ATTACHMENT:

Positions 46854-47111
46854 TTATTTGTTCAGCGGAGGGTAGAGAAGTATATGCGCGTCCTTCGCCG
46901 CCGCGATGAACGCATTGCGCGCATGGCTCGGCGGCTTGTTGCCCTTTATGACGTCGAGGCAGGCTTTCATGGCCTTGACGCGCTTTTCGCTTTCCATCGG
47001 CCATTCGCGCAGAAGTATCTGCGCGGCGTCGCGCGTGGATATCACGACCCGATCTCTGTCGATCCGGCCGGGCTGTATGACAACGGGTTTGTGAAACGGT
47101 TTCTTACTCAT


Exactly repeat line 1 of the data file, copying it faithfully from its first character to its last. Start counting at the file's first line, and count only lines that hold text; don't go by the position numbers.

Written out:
Positions 46854-47111